Needless to say, we were all tired by Saturday evening. Those of us that attended MYLE were even more so. The Gathering concluded on Sunday morning with a worship service. All of the evening services were powerful experiences. The speakers were varied and compelling, the music also. We heard from kids who were transgender, adults who’d struggled with self harm and young people recovering from alcohol and drug addiction. Each couched their experiences within their faith and shared how their faith sustained them and well as gave them the courage to share their struggles with others.


I hope to be able to attend Gatherings in the future.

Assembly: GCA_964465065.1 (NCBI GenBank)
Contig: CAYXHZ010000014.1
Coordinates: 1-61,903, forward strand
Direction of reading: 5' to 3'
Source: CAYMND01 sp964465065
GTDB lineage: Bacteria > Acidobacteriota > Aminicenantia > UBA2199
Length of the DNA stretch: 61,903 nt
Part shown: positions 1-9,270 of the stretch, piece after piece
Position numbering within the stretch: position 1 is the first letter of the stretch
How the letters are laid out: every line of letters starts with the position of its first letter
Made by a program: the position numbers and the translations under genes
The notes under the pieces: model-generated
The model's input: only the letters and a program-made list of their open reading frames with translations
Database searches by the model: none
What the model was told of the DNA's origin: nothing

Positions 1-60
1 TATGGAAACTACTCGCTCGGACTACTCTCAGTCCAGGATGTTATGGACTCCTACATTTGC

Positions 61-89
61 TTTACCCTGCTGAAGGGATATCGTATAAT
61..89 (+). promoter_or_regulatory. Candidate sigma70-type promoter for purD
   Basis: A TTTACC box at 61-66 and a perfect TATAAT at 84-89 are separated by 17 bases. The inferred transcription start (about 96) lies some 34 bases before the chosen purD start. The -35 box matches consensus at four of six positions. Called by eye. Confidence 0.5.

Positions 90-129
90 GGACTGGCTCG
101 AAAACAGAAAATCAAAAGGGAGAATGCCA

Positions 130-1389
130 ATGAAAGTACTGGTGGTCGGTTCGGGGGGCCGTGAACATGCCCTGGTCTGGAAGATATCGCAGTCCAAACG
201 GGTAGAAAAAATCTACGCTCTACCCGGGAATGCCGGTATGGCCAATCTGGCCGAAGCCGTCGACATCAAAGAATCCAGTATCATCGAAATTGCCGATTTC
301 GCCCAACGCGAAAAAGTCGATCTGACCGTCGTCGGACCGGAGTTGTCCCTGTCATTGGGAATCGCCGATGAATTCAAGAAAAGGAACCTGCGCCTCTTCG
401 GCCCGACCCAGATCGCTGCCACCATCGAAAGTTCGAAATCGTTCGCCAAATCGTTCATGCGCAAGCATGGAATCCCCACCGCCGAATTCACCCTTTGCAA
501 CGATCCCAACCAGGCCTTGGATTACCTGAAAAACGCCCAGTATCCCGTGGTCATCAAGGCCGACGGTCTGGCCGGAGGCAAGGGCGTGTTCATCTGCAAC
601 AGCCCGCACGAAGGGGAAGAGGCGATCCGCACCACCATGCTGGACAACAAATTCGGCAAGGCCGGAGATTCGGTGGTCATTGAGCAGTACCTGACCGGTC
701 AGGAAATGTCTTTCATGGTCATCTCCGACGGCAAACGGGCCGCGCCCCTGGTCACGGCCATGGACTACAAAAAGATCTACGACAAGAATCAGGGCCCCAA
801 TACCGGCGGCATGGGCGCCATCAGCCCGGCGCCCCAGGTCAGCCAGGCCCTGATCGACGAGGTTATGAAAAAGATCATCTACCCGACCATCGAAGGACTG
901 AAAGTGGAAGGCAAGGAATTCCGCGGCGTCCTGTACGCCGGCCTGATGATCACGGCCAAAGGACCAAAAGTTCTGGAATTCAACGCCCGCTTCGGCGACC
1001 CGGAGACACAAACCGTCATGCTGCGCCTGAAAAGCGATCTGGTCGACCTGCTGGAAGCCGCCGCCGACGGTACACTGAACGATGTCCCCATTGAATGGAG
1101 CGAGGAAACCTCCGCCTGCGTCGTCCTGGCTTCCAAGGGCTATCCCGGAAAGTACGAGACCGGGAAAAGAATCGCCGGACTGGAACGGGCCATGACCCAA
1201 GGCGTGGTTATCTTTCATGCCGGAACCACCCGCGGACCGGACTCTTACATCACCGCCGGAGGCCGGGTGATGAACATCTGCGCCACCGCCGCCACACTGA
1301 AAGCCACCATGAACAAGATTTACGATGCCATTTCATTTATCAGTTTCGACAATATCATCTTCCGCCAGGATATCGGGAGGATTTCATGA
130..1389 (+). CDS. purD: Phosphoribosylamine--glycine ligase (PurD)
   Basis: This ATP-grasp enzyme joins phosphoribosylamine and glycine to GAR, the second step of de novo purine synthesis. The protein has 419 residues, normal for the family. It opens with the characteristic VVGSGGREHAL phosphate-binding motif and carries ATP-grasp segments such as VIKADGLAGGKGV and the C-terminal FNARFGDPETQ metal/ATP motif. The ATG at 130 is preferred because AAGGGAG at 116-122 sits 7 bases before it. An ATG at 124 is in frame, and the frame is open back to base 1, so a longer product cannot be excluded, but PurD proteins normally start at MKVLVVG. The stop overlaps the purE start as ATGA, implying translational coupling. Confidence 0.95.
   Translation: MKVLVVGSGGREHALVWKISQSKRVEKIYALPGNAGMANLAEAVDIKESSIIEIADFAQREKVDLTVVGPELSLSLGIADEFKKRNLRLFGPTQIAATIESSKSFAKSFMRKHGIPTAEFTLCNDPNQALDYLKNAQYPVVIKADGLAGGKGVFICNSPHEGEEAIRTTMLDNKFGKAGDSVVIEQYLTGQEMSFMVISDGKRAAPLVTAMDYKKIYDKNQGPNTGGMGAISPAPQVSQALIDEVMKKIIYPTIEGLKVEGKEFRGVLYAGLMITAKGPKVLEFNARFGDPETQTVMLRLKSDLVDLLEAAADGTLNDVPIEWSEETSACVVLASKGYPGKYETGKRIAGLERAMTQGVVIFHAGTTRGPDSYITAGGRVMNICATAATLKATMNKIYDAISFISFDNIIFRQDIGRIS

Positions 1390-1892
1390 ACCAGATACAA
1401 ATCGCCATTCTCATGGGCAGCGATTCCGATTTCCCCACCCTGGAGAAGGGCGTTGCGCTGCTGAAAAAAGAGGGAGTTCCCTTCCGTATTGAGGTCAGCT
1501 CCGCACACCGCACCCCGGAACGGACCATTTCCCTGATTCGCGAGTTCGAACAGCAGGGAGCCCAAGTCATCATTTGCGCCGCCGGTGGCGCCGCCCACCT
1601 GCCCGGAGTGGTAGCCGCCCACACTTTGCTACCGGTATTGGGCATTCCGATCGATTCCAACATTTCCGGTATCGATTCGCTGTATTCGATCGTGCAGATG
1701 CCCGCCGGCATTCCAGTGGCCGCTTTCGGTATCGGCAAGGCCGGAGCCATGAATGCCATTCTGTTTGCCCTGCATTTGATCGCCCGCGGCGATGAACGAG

Pr. Jim

















































From Our

 Council President





Hello Hope Members,


We just finished the Special Congregational Meeting to approve Constitutional amendments and elect Preschool Board members.

I want to congratulate us for taking this vital step toward a more vibrant time in Hope’s Ministry.


We will confirm School Board members at a 

second vote at the Annual meeting in January. We move forward now in unified efforts through God’s abundant strength. We can do all things through Christ who strengthens us. All we have to do is say “yes” to his invitation. We are God’s 

Hands and Feet on earth.


We have special music and pick your favorite hymns going on in August.  Please consider sharing your talents and favorites for the list.


August 19th we have an upcoming Pie Auction/ Social, as  well as our Wed. August 22nd WOW BBQ. Bring a side dish or just come enjoy. Please think about bringing a pie to auction or share. August 26th we have potluck during refreshments. I invite you to bring an easy side to share with all.